According to the FDA Water for Injection is a non-pyrogenic and sterile water used for intravenous injection after addition of a suitable solute.

Its pH value ranges from 5.0 to 7.0 usually maintained at 5.5. Its osmolarity is 0.

As it is used intravenously and must be sterile at all times, it demands absolute precision in preparation. The USP and FDA allow two methods for preparing water for Injection, they are:

1. Distillation

2. Reverse Osmosis

But before getting into any of these processes, the water goes through pretreatment. Pretreatment includes removal of chlorine using activated carbon beds and removal of residual ionic compounds through percolation of water through ion exchange resins.

Most of the organic contaminants are removed during this process. The FDA allows less than 500 ppb of total organic compounds in Water for Injection.

After pretreatment, one of the two processes has opted.

1. Distillation:

After pretreatment, the water is heated in a still until it is vaporized. The water vapor is re-condensed in condensation tubes using flowing cold water. The obtained distilled water can be used as Water for Injection. Distillation leaves behind heavy ions, particulates and endotoxins from the water. It is a slow process compared to Reverse Osmosis.

2. Reverse osmosis (RO)

RO takes filtration to a molecular and ionic level. The pre-treated water is passed through a semi-permeable membrane capable of retaining dissolved ions, salts and organic compounds. RO is used industrially for preparing the water in bulk. They are equipped with booster pumps and sophisticated storage system to ensure the quality of the final product obtained. RO machines should be constantly maintained as it can be easily corrupted due to varying temperatures, pressure and pH of the water. RO is more efficient than distillation in the sense that it can produce up to 190,000 liters sterile water in a day.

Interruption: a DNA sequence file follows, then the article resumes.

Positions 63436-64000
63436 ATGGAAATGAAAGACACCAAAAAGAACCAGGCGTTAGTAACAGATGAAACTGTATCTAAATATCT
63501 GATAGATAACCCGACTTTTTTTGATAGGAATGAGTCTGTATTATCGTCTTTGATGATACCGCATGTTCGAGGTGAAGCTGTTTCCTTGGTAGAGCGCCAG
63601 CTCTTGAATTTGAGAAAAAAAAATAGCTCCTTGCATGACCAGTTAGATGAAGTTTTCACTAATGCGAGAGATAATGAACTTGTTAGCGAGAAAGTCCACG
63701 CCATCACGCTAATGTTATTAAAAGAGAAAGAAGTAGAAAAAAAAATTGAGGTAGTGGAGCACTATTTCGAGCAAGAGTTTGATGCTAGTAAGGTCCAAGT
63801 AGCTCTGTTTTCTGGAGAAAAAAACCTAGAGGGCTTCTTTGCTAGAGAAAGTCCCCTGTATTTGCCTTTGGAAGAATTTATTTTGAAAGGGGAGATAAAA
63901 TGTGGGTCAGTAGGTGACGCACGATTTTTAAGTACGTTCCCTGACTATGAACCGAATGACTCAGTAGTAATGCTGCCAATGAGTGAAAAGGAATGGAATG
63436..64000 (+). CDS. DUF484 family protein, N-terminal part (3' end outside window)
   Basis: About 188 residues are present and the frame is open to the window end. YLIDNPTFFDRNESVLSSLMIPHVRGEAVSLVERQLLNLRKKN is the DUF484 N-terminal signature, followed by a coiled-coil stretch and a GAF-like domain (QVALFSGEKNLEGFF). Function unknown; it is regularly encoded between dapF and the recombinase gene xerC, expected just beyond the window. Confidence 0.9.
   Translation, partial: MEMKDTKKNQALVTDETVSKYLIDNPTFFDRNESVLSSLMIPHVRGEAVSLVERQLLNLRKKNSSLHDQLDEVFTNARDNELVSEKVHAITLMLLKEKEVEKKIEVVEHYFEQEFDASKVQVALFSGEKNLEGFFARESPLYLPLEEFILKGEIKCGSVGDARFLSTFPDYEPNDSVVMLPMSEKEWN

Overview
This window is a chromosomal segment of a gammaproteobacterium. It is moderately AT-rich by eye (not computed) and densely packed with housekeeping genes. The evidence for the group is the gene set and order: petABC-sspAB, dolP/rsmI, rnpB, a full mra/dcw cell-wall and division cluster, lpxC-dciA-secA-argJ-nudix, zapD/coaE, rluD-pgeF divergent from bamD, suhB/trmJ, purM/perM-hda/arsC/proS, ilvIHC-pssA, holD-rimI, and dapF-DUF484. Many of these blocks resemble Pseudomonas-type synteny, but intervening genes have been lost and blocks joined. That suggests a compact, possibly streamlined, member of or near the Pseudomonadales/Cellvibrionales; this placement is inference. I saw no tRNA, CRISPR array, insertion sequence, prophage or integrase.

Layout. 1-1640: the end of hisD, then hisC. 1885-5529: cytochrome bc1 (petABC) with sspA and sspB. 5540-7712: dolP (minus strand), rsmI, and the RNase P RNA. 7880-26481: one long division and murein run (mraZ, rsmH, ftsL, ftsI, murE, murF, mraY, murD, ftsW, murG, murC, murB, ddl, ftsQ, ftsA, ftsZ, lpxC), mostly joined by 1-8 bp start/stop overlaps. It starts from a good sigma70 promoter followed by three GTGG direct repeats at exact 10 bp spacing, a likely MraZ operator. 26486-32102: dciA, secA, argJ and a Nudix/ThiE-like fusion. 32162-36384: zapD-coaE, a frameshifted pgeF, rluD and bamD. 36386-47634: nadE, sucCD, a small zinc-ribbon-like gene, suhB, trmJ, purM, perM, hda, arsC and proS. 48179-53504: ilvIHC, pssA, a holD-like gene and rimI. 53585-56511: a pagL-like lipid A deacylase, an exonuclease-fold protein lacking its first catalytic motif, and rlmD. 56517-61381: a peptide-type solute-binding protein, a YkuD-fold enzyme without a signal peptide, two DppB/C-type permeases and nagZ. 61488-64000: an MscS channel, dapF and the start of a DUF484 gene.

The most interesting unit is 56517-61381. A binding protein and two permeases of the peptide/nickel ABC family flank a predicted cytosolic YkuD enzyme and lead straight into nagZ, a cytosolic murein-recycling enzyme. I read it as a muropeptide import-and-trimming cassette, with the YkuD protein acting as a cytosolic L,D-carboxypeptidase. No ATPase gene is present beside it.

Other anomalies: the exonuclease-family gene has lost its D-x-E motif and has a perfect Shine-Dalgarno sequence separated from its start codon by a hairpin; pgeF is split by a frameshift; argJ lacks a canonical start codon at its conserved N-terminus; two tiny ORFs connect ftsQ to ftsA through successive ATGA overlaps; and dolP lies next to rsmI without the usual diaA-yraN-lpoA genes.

Storage of sterile water is critical because microbial growth in water can occur at rapid speeds. To prevent this, Water for Injection is maintained at 90 degree Celsius and kept in motion inside a distribution loop in a velocity of 5 feet per second.

Due to the low conductivity of the Water for Injection, they have high affinity towards ions and dissolve ions from surfaces they come in contact to easily. Hence, silicon carbide or tungsten carbide mechanical seals are used for storage.

After its production and before its use, Water for Injection should go through validation to ensure its quality. There are three stages in WFI water system validation:

1. Installation qualification: Monitoring that the system follows design drawings, specifications and manufacturer’s recommendation.

2. Operational qualification: It is the operational phase where the system and equipment must operate as specified by the manufacturer.

3. Performance qualification: Under stimulated conditions and after installation and operational qualification, the system must meet all the conditions that it is required to as specified by the manufacturer.

Any design changes that take place after the use of the system must go through the validation process. Hence preparing Water for Injection in a quite intricate and tedious process.

Hence, by Water for Injection can be prepared by these two processes and should only be used by going through the validation.